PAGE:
Skip to content

Tag: rick riordan

Middle School Pride : LGBTQ+ Tweens in Literature for Youth

rainbow heart ballons guillaume paumier
Image from https://www.flickr.com/photos/gpaumier/

Middle school (usually 5th through 8th grade) is an incredible time.  Kids begin to see themselves as part of a larger world, their minds and bodies go into development overdrive, and their relationships with everyone can shift dramatically.  Middle schoolers are heavily invested in figuring out their identities; they push for increased independence from adults while often desperately seeking a sense of belonging among their peers.  These experiences can be especially confusing, painful, or frightening for kids who feel different–such as kids whose gender identities or sexual orientations stand out in our still very binary and heteronormative culture.

This spring, Buzzfeed published an article titled “Coming Out As Gay in Elementary School,” which interviewed a few children and their families on their experiences coming out as gay, genderless, and queer at ages ranging from 7 to 13 years old.  The article also cites research and interviews with Dr. Caitlyn Ryan of San Francisco State University’s Family Acceptance Project.  In a 2009 practice brief, Dr. Ryan notes that their research shows that “both gay and straight children have their first ‘crush’ or attraction to another person at age 10” and on average, adolescents in their studies identified as lesbian, gay, or bisexual at age 13.4 (2).  In the same report, she reiterates that children develop and express gender identity at ages 2-3 (2).

As a librarian,  I want to be able to provide all of my students with stories that both reflect their lives, experiences, and identities and expand their understanding of our diverse world.  Since these studies and testimonies clearly illustrate the relevance of LBGTQ+ stories to middle school students, I wondered: how many middle school age characters who identify on the LGBTQ+ spectrum show up in middle grade and young adult fiction?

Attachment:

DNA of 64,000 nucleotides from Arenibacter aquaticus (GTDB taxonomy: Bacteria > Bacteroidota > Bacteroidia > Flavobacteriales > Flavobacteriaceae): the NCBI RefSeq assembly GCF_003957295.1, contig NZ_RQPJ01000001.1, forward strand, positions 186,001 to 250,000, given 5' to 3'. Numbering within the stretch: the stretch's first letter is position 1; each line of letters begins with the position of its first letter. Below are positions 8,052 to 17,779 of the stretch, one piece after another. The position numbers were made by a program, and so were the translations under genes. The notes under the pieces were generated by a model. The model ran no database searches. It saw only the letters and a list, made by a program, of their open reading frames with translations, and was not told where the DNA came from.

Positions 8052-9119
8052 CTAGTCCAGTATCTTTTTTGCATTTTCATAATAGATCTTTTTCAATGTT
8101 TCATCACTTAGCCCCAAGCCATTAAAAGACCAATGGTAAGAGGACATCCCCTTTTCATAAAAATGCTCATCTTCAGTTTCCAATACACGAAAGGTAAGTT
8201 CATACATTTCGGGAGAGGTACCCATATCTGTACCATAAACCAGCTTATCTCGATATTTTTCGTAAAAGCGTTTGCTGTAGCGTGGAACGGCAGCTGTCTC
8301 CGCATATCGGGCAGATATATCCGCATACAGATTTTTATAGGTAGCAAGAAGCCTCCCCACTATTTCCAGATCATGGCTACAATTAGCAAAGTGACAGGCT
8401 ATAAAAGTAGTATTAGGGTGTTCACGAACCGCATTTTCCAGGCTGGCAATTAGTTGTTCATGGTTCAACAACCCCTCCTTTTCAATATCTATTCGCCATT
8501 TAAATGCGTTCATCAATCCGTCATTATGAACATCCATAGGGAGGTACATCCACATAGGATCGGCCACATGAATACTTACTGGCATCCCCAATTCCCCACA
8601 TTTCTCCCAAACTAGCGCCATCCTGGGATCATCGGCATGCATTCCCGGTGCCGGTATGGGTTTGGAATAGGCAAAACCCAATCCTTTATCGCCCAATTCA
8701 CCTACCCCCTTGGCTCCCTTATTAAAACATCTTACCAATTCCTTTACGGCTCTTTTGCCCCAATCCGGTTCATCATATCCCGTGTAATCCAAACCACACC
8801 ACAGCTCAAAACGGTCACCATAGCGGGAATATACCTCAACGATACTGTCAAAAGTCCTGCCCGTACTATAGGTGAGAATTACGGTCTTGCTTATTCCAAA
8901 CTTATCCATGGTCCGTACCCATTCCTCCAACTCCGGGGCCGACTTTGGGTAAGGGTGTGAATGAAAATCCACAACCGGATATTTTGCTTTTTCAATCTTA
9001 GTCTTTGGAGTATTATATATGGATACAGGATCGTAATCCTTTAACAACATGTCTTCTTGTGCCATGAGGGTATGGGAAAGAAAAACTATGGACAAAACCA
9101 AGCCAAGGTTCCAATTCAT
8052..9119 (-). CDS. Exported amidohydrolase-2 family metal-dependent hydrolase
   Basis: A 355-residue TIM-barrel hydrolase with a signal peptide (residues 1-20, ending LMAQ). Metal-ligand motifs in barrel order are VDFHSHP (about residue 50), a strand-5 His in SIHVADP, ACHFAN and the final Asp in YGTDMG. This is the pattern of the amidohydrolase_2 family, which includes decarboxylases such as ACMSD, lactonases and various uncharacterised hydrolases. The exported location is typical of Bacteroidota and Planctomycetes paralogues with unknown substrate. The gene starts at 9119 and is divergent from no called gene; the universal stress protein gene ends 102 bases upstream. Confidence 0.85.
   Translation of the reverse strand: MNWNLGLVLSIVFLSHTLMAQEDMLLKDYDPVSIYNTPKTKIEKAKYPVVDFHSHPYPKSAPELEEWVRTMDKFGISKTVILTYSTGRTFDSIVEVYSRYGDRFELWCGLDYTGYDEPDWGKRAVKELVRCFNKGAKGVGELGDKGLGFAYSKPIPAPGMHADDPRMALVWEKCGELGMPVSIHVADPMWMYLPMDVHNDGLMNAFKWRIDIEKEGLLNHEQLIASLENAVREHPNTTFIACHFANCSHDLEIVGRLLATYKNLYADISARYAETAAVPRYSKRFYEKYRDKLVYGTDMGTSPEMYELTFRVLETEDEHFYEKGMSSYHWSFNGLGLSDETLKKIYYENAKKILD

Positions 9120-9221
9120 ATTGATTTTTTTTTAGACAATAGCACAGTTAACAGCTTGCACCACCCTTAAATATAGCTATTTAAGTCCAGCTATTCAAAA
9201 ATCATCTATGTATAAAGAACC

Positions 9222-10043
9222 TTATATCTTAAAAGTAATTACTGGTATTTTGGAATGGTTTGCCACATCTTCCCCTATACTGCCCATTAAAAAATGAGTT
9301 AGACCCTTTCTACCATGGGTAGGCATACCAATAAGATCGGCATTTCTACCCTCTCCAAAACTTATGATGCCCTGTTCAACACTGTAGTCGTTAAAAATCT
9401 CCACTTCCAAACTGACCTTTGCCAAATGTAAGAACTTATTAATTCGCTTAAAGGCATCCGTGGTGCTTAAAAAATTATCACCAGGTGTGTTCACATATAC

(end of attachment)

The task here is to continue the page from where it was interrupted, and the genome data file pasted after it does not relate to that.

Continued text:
Happily, we are beginning to see more and more novels featuring 10-14 year old LGBTQ+ characters. However, I struggled to find representations of girls who like girls or transgender boys, which was disheartening.  We’ve got some great titles currently available and several exciting titles set to be published this year. But I’d love to see even more, especially featuring lesbian/bisexual/queer girls and transgender boys!

dramaDrama – Raina Telgemeier (2013 Stonewall Honor Book, 2013 Rainbow List, 2013 Top Ten Great Graphic Novels for Teens)

While her painfully bad singing rules out a future as an actor, theatre fanatic Callie has found her place backstage as a set designer. When talented twins Justin and Jesse join the middle school musical, the drama on and off stage reaches new heights. Callie’s thrilled to have a fun new friend in openly gay Justin and she hopes that quiet Jesse might be the boy to help her get over her crush on her old friend Greg.